Clearly, while the vast majority of power plants on the grid have not operated with increased cycling, there is a reasonable sample of power plants (95th percentile) that have almost 2-3 times more on/off cycling. What enables these units to cycle significantly more than the sample? More importantly, if the units aren’t performing start/stop cycling then, which units are providing the flexibility to the grid? The speculation thus far has been that natural gas fired combined cycle plants provide this flexibility, but as suggested by the EIA, the average utilization (capacity factor) of the combined cycle fleet has increased since 2005, suggesting a more baseload operating profile than intermediate or peaking.

If there is a trend of increasing baseload operation, then which units are providing the flexibility? There is no doubt that the demand for flexible generation has increased, but what kind of flexibility? To further examine the operating trends of the units, we evaluate the load following operation of the larger coal units on the grid. Figures 4 and 5 show the number of hours large subcritical and supercritical coal units operates at low loads. Interestingly, the increased low load operation has almost a similar trend as observed in Figure 3 on pg. 38 which shows an increased net generation of wind in the U.S. Even more interesting, is the sharp increase in significant low load operation at both unit types while a decrease in smaller load changes. Moreover, the supercritical units have seen a significantly sharper increase in the low load operation than the subcritical coal units.

fig 3
fig 4
fig 5

In Intertek AIM’s experience load following power plants is far better than starting/stopping power plants. If operators can keep plant equipment hot, without subjecting the equipment to huge thermal shocks, then the long term damage on the equipment can be minimized. However, operating units at low loads is not risk free. The equipment at power plants still undergoes thermal stresses and operators who are tuned to running plants at full load for extended periods of time are not trained for this operating mode. Finally, most fossil steam power plants in the U.S. are much older with aging equipment and archaic control systems providing little to no feedback to operators performing increased low load operation. With financial and environmental constraints on existing fossil fleets, it is difficult to justify large capital retrofits, so what are some of the strategies plants can adopt?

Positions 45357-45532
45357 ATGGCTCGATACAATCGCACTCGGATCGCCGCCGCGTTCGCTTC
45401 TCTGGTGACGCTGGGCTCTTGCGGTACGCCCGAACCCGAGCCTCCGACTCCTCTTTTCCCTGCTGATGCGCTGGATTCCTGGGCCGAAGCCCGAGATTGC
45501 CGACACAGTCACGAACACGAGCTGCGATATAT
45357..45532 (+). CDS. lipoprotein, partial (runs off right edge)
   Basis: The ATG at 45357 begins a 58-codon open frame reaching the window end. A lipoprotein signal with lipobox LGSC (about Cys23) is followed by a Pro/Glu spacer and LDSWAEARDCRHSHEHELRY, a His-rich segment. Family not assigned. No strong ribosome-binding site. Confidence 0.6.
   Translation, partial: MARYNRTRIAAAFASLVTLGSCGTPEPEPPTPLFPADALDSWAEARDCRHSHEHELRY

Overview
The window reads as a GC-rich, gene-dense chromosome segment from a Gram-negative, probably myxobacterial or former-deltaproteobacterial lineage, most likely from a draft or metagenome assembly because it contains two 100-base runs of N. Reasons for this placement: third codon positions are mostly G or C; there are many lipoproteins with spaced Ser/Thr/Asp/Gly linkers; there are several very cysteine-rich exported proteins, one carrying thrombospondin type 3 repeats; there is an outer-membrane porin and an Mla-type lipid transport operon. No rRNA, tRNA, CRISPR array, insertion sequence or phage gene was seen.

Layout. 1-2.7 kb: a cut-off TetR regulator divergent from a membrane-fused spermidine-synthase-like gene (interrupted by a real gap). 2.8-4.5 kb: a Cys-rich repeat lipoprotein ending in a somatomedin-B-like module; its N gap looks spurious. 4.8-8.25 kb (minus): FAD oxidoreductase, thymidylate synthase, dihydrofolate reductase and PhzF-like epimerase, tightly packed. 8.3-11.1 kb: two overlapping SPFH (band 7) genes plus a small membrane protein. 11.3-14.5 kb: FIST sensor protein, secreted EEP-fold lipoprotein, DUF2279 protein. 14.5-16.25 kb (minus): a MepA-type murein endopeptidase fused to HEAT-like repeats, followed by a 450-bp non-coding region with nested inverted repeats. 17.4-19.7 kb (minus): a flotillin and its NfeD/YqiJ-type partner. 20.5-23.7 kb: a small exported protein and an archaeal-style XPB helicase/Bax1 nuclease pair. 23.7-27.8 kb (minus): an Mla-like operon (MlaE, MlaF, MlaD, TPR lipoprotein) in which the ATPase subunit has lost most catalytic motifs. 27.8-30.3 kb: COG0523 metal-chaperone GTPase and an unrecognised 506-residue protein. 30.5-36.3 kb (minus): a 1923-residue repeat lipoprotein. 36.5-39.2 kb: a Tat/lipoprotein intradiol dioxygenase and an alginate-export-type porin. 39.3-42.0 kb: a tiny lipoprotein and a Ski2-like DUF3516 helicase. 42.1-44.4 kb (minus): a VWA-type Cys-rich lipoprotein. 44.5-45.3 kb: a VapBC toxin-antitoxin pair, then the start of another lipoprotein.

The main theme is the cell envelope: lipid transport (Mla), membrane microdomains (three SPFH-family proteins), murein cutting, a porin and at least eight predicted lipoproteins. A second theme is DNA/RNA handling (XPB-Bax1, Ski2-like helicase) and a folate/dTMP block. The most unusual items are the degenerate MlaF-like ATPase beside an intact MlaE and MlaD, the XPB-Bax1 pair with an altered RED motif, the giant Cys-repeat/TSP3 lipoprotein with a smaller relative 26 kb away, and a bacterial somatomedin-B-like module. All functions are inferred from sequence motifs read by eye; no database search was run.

• Benchmarking – Determine how are we doing compared to peers?
  • Understand the risk – What are the impacts of cycling operation? How have our peers performed?
  • Manage the risk.

The first section of this article has provided data to allow a rudimentary benchmark analysis. Benchmarking your operation to the peer group of units can be a competitive advantage. It is important for asset owners to determine which quartile do their assets lie in? If you determine you are cycling less than your peers, but anticipate more flexible operation in the future, then learn, adapt and be proactive about maintenance.

Understand the risk

Typically, the utilities make their decisions on which units to cycle based on factors such as unit size, age, equipment type, fuel costs, system requirements, production costs, etc. The utility plant operator needs to know the effect of the changes on his plant equipment (such as reliability and life- limiting effects) in order to decide how to allocate and recover costs, as well as how best to spend today’s dollars to avoid future costs. Power plant cycling costs have a large variation and depend on several factors such as, design, vintage, age, and operating and maintenance history. When the system requirements cause power plants to cycle, a key decisions faced by utility power plant operators is to determine how to mitigate the effects of cycling. Some effects of cycling on the performance of a power plant include changes in:

  • Number and intensity (range as well ramp rate) of cycles
    – Startup and shutdown cycles
    – Load follow cycles – mild as well significant
  • Equipment failure rates